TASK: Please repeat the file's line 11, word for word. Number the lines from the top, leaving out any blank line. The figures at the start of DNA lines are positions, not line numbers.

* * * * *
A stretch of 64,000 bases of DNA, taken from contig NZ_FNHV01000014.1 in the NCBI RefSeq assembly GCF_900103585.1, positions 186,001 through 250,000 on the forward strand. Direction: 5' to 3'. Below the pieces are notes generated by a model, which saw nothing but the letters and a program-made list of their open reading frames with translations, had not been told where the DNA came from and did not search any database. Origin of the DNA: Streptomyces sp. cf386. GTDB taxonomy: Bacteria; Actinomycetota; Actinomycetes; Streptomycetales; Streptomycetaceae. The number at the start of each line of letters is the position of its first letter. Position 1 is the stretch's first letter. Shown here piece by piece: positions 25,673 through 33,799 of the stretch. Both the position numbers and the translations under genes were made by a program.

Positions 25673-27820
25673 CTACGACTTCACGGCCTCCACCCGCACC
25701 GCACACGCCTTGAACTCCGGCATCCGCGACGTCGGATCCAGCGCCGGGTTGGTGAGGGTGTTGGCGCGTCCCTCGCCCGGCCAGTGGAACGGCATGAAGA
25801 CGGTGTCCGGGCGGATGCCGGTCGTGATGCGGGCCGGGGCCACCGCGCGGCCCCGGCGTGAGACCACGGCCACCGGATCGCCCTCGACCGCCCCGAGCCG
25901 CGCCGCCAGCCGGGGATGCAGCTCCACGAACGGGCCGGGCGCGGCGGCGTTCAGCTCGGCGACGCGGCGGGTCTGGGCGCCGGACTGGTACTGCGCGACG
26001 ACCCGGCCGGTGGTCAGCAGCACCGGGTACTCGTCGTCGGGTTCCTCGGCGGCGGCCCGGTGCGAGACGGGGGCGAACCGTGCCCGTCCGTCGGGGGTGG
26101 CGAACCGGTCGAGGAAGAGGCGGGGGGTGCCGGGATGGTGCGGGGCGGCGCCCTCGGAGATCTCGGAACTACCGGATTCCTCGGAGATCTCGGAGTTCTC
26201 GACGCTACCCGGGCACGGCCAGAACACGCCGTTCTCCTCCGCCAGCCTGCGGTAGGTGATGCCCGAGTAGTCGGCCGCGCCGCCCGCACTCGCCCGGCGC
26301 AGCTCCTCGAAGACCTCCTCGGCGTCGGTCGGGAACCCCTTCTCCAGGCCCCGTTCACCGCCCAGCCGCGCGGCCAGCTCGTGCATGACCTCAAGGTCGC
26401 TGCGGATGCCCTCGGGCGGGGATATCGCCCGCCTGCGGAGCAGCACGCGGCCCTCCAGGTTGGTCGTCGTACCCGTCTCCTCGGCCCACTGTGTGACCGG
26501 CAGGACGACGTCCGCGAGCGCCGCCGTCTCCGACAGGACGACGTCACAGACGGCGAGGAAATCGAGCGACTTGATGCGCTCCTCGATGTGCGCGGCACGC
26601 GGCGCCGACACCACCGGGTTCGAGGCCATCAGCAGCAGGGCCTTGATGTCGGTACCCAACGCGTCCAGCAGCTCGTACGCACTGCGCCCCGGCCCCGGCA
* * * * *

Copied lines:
26401 TGCGGATGCCCTCGGGCGGGGATATCGCCCGCCTGCGGAGCAGCACGCGGCCCTCCAGGTTGGTCGTCGTACCCGTCTCCTCGGCCCACTGTGTGACCGG